Ok, I admit it. This is not Madrid this morning. I have absolutely no imagination. Every year on December 28th I use the old “It’s snowing in Madrid” trick to dupe the unwary on the Feast of the Holy Innocents. To do this in English doesn’t quite garner the amusement it should as most people from beyond Spain’s border are not aware that this is this country’s equivalent of our April Fool’s Day. It’s also not entirely impossible for it to snow at this time of the year, even in Madrid. This happens to be a genuine caption of the Retiro Park from a fairly thick snowfall years ago. So it’s pretty easy to pull a fast one on the rest of the world.
I didn’t quite expect to catch many people off guard here though. Even my daughter who is down in Cádiz gave me the old, “Dad, please. What do you think I am, stupid or something?” Part of that has to do with the fact I think I say the same joke year in and year out. But a few did take the bait. One was my other half who is currently in a distant land which is habitually blanketed in snow at this time of year and rattled with cold and wind. Right now she is telling half her country that we are buried in frozen precipitation. Even my friends from a certain online magazine from this city contacted me to check on what part of Madrid I was referring to. So maybe the old trick still has a little of its trickiness left in it.
Leave it to the Spanish to come with one of the most unusual historical events as a motive for sticking “Kick Me” signs on each other’s back. December 28th, I think I have mentioned this before, I am sure I have mentioned this before, commemorates the massacre of all the children under the age of two in Bethlehem. Herod knew the possible threat was a newborn, but for good measure, just in case he was off by about 730 days, took no chances. The victims were later known as the Santos Inocentes, and from the idea of “innocent”, as in “gullible”, came the excuse for pulling a person’s leg. It’s quite a road from mass infanticide to harmless pranks, but at some point, the transformation was made.
The doubly ironic point is that the event itself is the subject of enormous historical scrutiny, as many, if not most exports, cast serious doubt that it ever took place. I certainly hope that is true. It also wouldn’t be surprising, since, upon further consideration, one comes to the conclusion that many Spanish holidays are based on facts that seem anything but factual. Here’s a sampling:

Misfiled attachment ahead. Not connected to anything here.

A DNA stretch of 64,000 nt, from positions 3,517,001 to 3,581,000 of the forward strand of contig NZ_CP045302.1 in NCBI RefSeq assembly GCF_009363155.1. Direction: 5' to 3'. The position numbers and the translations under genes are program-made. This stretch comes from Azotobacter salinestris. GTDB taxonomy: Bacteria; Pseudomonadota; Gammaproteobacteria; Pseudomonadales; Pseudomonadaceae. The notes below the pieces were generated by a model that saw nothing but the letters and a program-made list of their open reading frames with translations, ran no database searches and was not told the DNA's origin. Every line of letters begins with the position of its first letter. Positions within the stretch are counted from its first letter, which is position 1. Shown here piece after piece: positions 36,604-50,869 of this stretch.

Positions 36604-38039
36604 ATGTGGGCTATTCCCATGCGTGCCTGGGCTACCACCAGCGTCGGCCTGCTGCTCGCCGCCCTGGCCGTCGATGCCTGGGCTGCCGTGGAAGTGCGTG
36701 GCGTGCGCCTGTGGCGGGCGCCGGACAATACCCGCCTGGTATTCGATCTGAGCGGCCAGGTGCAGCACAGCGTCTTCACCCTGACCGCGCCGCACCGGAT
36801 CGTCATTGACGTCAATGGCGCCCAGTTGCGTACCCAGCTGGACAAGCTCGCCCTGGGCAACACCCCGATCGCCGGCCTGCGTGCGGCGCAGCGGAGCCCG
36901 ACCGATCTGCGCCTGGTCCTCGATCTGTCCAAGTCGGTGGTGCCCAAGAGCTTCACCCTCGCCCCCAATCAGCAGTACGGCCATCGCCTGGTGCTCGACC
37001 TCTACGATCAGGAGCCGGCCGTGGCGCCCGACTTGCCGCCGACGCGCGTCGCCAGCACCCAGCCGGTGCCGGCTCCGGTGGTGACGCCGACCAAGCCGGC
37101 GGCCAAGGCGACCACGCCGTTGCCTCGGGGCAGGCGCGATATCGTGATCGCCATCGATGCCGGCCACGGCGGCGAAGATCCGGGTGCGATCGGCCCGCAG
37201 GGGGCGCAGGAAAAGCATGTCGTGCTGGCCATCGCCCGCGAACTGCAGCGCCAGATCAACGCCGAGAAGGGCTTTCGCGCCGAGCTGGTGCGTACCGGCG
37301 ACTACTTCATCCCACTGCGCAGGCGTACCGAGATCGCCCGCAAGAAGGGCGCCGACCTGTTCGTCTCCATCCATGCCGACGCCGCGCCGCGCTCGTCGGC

Saint James’ Day (July 25th) – Patron saint of regarded as the evangelizer of Spain, chances are he never set foot in this land.
Fiesta Nacional de España (October 12th) – By most Spaniards’ standard, the Feast of Our Lady of the Pillar. This was the Virgin Mary who it said to have appeared before St. James during the journey through this land that he never made, making the event doubly miraculous. She is also the patroness of Hispanic Culture and not Spain, as is commonly thought. That is the Virgin of the Immaculate Conception; we’ll get to her in a second.
The most baffling part of all is that the one indisputable truth related to this day, the Discovery of America by a Spain-financed Columbus, is hardly ever mentioned. People will say things like, “Oh, yeah, that’s true, too.”
“What do you mean that’s true too?! You guys single-handedly ushered in the Modern Age and you celebrate the sketchy apparition of Mary before a man who was never here?” Go figure.
The Immaculate Conception (December 8th) – The Patron Virgin Mary of Spain and known as such for a personal development that even the most devout Catholic struggles to come to terms with.
Father’s Day (March 19th) – In honor of St. Joseph, the father of the son he never sired, if we are to have faith in the December 8th thing. Maybe the non-visit by St. James had sometthing to do with this. In any event, that means we are admiring the man who taught the Son of God how to saw wood and wield a mallet before he moved on to other matters.
So I guess that the Day of the Innocents should not really come as a surprise. The surprise is for those who forget what day it is. One thing is for sure. Expect snow for next December 28th. Trust me!